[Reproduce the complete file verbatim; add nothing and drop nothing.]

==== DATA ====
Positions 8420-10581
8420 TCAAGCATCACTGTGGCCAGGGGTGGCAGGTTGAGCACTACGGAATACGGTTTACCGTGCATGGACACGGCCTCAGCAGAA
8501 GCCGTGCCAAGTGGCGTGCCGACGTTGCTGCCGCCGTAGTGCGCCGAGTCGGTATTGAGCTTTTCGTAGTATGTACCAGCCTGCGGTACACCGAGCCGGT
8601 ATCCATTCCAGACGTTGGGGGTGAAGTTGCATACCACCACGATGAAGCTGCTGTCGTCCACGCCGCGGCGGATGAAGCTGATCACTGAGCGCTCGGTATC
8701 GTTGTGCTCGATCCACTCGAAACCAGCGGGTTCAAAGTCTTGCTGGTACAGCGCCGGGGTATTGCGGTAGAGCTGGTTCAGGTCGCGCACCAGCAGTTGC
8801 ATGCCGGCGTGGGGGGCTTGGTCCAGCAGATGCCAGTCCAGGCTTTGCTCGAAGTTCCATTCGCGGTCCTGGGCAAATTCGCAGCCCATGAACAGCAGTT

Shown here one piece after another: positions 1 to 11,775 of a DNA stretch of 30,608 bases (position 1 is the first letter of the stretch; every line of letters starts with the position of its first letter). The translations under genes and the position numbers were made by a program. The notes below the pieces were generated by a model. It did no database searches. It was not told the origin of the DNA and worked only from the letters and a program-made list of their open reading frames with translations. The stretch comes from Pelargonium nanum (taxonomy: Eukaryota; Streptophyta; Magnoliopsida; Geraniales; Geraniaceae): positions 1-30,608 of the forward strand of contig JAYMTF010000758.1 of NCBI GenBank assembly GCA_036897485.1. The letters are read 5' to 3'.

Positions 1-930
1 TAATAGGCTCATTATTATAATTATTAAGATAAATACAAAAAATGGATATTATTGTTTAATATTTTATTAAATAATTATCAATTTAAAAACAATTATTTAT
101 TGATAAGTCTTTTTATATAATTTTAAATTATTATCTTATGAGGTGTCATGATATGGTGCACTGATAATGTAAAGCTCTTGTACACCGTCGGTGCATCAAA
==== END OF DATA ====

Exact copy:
Positions 8420-10581
8420 TCAAGCATCACTGTGGCCAGGGGTGGCAGGTTGAGCACTACGGAATACGGTTTACCGTGCATGGACACGGCCTCAGCAGAA
8501 GCCGTGCCAAGTGGCGTGCCGACGTTGCTGCCGCCGTAGTGCGCCGAGTCGGTATTGAGCTTTTCGTAGTATGTACCAGCCTGCGGTACACCGAGCCGGT
8601 ATCCATTCCAGACGTTGGGGGTGAAGTTGCATACCACCACGATGAAGCTGCTGTCGTCCACGCCGCGGCGGATGAAGCTGATCACTGAGCGCTCGGTATC
8701 GTTGTGCTCGATCCACTCGAAACCAGCGGGTTCAAAGTCTTGCTGGTACAGCGCCGGGGTATTGCGGTAGAGCTGGTTCAGGTCGCGCACCAGCAGTTGC
8801 ATGCCGGCGTGGGGGGCTTGGTCCAGCAGATGCCAGTCCAGGCTTTGCTCGAAGTTCCATTCGCGGTCCTGGGCAAATTCGCAGCCCATGAACAGCAGTT

Shown here one piece after another: positions 1 to 11,775 of a DNA stretch of 30,608 bases (position 1 is the first letter of the stretch; every line of letters starts with the position of its first letter). The translations under genes and the position numbers were made by a program. The notes below the pieces were generated by a model. It did no database searches. It was not told the origin of the DNA and worked only from the letters and a program-made list of their open reading frames with translations. The stretch comes from Pelargonium nanum (taxonomy: Eukaryota; Streptophyta; Magnoliopsida; Geraniales; Geraniaceae): positions 1-30,608 of the forward strand of contig JAYMTF010000758.1 of NCBI GenBank assembly GCA_036897485.1. The letters are read 5' to 3'.

Positions 1-930
1 TAATAGGCTCATTATTATAATTATTAAGATAAATACAAAAAATGGATATTATTGTTTAATATTTTATTAAATAATTATCAATTTAAAAACAATTATTTAT
101 TGATAAGTCTTTTTATATAATTTTAAATTATTATCTTATGAGGTGTCATGATATGGTGCACTGATAATGTAAAGCTCTTGTACACCGTCGGTGCATCAAA